20. FOULS BY TOUCHING BALLS. It is a foul to strike, touch or in any way make contact with the cue ball in play or any object balls in play with anything (the body, clothing, chalk, mechanical bridge, cue shaft, etc.) EXCEPT the cue tip (while attached to the cue shaft), which may contact the cue ball in the execution of a legal shot. Whenever a referee is presiding over a match, any object ball moved during a standard foul must be returned as closely as possible to its original position as judged by the referee, and the incoming player does not have the option of restoration.
21. FOUL BY PLACEMENT. Touching any object ball with the cue ball while it is in hand is a foul.
22. FOULS BY DOUBLE HITS. If the cue ball is touching the required object ball prior to the shot, the player may shoot towards it, providing that any normal stroke is employed. If the cue stick strikes the cue ball more than once on a shot, or if the cue stick is in contact with the cue ball when or after the cue ball contacts an object ball, the shot is foul. If a third ball is close by, care should be taken not to foul that ball under the first part of this rule.
23. PUSH SHOT FOULS. It is a foul if the cue ball is pushed by the cue tip, with contact being maintained for more than the momentary time commensurate with a stroked shot. (Such shots are usually referred to as push shots.)
24. PLAYER RESPONSIBILITY FOULS. The player is responsible for chalk, bridges, files and any other items or equipment he brings to, uses at, or causes to approximate the table. If he drops a piece of chalk, or knocks off a mechanical bridge head, as examples, he is guilty of a foul should such an object make contact with any ball in play (or the cue ball only if no referee is presiding over the match).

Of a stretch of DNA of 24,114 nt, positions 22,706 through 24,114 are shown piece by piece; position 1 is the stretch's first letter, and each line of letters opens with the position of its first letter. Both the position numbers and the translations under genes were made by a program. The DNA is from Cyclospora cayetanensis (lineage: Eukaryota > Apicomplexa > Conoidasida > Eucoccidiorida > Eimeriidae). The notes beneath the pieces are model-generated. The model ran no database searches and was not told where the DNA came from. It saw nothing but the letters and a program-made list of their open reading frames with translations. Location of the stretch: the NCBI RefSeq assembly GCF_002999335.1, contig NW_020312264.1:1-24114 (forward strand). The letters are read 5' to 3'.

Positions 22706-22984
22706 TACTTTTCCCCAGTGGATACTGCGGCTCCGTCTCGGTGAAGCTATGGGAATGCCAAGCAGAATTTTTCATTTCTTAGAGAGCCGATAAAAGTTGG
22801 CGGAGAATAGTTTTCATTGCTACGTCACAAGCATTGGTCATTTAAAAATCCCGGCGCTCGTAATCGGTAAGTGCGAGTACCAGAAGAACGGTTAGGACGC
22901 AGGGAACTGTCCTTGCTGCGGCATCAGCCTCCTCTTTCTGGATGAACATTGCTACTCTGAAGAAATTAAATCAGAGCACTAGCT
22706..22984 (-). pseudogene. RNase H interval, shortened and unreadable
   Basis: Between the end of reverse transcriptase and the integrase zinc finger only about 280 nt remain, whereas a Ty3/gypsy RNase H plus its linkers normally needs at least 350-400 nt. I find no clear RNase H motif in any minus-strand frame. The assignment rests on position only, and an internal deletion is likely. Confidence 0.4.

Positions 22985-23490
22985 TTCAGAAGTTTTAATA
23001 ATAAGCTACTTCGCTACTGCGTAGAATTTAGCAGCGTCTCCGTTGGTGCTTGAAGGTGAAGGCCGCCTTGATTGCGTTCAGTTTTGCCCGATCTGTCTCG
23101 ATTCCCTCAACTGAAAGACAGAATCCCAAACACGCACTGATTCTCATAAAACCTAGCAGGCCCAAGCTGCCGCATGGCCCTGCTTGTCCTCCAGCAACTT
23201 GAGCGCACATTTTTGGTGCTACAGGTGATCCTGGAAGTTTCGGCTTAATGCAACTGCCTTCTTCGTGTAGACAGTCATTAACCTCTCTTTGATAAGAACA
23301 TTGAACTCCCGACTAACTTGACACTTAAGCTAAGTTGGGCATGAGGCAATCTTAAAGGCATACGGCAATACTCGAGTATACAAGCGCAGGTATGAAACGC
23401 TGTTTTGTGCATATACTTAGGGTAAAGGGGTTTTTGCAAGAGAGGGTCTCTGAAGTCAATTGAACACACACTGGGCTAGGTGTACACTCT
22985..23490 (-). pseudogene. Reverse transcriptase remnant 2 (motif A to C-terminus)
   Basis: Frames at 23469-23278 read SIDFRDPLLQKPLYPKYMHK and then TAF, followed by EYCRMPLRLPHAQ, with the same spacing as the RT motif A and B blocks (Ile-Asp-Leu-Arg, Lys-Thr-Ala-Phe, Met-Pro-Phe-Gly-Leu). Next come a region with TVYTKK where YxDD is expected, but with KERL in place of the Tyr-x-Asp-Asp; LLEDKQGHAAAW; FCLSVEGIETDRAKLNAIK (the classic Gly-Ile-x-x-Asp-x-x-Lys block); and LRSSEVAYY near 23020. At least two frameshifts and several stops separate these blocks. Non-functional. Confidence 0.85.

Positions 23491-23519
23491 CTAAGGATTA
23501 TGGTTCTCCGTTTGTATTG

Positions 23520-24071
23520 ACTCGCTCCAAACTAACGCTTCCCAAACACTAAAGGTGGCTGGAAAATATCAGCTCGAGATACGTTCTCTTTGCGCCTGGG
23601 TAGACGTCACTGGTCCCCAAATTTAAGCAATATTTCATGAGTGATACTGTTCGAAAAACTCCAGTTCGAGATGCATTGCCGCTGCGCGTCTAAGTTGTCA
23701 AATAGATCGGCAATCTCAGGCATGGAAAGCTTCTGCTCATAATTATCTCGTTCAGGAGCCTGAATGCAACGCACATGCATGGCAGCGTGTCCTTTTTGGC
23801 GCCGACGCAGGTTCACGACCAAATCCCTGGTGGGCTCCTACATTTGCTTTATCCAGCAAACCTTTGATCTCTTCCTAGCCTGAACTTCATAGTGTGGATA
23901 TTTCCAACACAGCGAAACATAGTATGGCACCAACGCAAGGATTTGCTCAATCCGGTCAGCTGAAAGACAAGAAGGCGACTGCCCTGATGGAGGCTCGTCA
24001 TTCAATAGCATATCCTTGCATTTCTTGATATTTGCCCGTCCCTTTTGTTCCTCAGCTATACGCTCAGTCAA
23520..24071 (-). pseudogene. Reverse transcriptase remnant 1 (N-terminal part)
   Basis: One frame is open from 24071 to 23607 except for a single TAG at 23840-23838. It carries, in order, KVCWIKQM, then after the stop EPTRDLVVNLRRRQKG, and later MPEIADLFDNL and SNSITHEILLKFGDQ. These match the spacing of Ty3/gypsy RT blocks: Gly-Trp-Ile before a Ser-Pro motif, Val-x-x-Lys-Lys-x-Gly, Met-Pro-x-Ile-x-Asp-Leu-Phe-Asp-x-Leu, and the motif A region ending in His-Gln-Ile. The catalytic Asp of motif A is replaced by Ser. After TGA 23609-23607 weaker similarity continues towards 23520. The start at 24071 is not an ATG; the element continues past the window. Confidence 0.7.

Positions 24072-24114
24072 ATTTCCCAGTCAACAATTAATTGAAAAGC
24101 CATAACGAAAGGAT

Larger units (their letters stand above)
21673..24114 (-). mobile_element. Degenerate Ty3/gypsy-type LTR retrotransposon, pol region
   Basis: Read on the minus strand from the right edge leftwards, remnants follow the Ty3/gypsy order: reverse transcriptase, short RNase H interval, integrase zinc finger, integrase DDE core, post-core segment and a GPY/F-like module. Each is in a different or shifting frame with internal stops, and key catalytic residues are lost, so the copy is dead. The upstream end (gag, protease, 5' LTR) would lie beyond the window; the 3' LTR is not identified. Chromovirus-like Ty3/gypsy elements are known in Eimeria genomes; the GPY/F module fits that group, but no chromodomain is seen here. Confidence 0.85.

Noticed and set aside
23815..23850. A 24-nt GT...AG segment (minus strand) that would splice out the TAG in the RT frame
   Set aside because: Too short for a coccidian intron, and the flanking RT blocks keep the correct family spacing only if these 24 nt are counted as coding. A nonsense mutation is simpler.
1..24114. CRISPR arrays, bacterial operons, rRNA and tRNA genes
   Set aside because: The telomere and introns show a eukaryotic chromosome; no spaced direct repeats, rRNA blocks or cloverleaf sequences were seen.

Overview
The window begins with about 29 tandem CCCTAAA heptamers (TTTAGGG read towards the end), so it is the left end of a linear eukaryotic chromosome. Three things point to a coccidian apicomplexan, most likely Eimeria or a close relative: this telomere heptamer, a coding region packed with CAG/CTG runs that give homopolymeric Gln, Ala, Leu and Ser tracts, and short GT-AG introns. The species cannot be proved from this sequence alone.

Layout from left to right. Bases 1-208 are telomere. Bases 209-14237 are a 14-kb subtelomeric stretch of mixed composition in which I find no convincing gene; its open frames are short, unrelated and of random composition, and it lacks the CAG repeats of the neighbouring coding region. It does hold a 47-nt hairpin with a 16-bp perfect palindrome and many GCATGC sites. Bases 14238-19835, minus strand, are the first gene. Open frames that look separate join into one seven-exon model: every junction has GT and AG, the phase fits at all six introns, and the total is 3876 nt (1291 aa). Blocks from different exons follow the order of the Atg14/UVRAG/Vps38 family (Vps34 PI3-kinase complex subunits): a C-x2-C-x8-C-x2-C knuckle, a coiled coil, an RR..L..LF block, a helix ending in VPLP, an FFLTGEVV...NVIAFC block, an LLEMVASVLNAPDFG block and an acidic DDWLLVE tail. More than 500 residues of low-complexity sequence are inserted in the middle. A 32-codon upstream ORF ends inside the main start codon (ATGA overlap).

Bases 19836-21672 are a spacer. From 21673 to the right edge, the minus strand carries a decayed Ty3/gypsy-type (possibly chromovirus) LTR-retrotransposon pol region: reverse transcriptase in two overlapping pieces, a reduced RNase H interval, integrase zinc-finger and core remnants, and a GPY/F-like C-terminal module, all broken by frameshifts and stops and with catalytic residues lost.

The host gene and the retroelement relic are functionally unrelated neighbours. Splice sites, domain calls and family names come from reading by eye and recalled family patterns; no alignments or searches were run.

25. ILLEGAL JUMPING OF BALL. It is a foul if a player strikes the cue ball below center ("digs under" it) and intentionally causes it to rise off the bed of the table in an effort to clear an obstructing ball. such jumping action may occasionally occur accidentally, and such "jumps" are not to be considered fouls on their face; they may still be ruled foul strokes, if for example, the ferrule or cue shaft makes contact with the cue ball in the course of the shot.
26. JUMP SHOTS. Unless otherwise stated in rules for a specific game it is legal to cause the cue ball to rise off the bed of the table by elevating the cue stick on the shot, and forcing the cue ball to rebound from the bed of the table. Any miscue when executing a jump shot is a foul.
27. BALLS JUMPED OFF TABLE. Balls coming to rest other than on the bed of the table after a stroke (on the cushion top, rail surface, floor, etc.) are considered jumped balls. Balls may bounce on the cushion tops and rails of the table in play without being jumped balls if they return to the bed of the table under their own power and without touching anything not a part of the table. The table shall consist of the permanent part of the table proper. (Balls that strike or touch anything not a part of the table, such as the light fixture, chalk on the rails and cushion tops, etc., shall be considered jumped balls even though they might return to the bed of the table after contacting items which are not parts of the table proper). In all pocket billiard games when a stroke results in the cue ball or any object ball being a jumped ball off the table, the stroke is a foul. All jumped object balls are spotted (except in Nine Ball) when all balls have stopped moving. See specific game rules for putting the cue ball in play after a jumped cue ball foul.